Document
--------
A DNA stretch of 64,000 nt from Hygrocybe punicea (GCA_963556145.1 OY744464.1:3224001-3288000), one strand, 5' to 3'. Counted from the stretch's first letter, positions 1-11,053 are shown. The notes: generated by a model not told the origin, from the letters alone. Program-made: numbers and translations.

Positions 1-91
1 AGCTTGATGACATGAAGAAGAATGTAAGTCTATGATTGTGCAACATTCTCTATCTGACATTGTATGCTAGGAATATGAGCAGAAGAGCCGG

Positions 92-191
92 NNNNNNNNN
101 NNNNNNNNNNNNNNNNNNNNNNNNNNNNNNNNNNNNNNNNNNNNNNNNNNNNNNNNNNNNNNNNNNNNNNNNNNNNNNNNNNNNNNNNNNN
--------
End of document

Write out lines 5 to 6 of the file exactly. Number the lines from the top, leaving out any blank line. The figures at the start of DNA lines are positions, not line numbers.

92 NNNNNNNNN
101 NNNNNNNNNNNNNNNNNNNNNNNNNNNNNNNNNNNNNNNNNNNNNNNNNNNNNNNNNNNNNNNNNNNNNNNNNNNNNNNNNNNNNNNNNNN